Much like Frizz and Woosh, this move is a charge special. Using it normally will have the Hero fire Zap (costing 8 MP), a short electric blast forward, but the move can be charged into Zapple (ライデイン, Raidein) (18 MP) and Kazap (ギガデイン, Gigadein) (42 MP), with the former having him shoot lightning forward and a large bolt striking down on the stage, and the latter having a bolt of lightning hit his blade, before the Hero slashes around himself. Hero gains super armor while unleashing his fully charged Kazap. The move is extremely versatile as a result, allowing it to cover a multitude of ranges given the situation. Zap can quickly get an enemy away from Hero, similarly to moves such as Wolf's Blaster. Zapple can harass enemies from an incredible distance away and deals impressive damage for its relatively low committal and cost. Kazap is incredibly powerful and deceptively quick. However, all three suffer from a severe lack of shield pressure: no matter what level of Zap is shielded, the move lacks any solid impact. However, its ability to harass vulnerable opponents still makes it an invaluable tool in Hero's moveset.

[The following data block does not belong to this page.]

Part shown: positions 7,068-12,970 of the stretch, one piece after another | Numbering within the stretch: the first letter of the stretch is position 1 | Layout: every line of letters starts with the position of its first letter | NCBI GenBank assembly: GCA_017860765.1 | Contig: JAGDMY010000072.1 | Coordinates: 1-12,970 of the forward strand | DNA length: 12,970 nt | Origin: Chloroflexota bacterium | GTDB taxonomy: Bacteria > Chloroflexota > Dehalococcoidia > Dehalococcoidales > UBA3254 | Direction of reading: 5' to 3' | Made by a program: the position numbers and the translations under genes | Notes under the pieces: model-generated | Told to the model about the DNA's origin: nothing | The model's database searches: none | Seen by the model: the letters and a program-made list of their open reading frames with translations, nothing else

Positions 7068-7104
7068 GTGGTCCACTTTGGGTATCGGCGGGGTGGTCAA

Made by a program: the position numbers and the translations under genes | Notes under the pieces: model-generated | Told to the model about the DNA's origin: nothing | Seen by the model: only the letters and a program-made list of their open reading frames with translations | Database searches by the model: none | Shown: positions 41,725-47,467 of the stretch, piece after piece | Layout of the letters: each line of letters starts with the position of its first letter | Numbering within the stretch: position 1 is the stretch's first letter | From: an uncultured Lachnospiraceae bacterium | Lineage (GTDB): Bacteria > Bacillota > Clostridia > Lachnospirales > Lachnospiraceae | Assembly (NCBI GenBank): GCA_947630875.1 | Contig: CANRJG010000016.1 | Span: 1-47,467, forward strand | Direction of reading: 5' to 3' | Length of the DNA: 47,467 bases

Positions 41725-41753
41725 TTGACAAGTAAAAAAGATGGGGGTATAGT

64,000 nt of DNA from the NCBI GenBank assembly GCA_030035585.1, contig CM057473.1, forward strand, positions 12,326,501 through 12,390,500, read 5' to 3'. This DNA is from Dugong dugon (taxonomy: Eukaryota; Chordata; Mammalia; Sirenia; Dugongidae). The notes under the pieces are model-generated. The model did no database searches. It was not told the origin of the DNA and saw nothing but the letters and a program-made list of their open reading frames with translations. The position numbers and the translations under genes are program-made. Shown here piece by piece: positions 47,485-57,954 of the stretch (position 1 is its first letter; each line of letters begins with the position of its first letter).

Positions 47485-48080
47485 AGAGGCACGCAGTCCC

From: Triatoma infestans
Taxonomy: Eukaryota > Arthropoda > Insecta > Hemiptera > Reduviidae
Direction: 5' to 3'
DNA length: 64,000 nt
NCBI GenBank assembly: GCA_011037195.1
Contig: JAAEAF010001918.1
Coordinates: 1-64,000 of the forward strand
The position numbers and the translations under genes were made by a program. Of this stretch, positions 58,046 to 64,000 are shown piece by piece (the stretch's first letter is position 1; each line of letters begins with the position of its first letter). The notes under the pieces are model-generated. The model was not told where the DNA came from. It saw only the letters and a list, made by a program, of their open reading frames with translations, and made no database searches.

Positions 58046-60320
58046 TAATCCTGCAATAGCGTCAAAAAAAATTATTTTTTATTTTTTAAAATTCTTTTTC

If Zapple and Kazap are used without sufficient MP, Hero will still perform the animation, but not the actual spell. However, Zap can be used without sufficient MP, as the sword swing will still deal damage (albeit a weak hit that deals 2%).
Zap is a weak lightning spell that was introduced in Dragon Quest III. Zapple and Kazap are the stronger variations that are learned at higher levels - Kazap having also being introduced in Dragon Quest III, while Zapple was first introduced in Dragon Quest Monsters: Joker.
In Smash, the move is mainly based on Dragon Quest XI; however, the animation and function of Kazap is completely unique to Smash. It does, however, resemble the animation for Gigaslash in many of the main series games.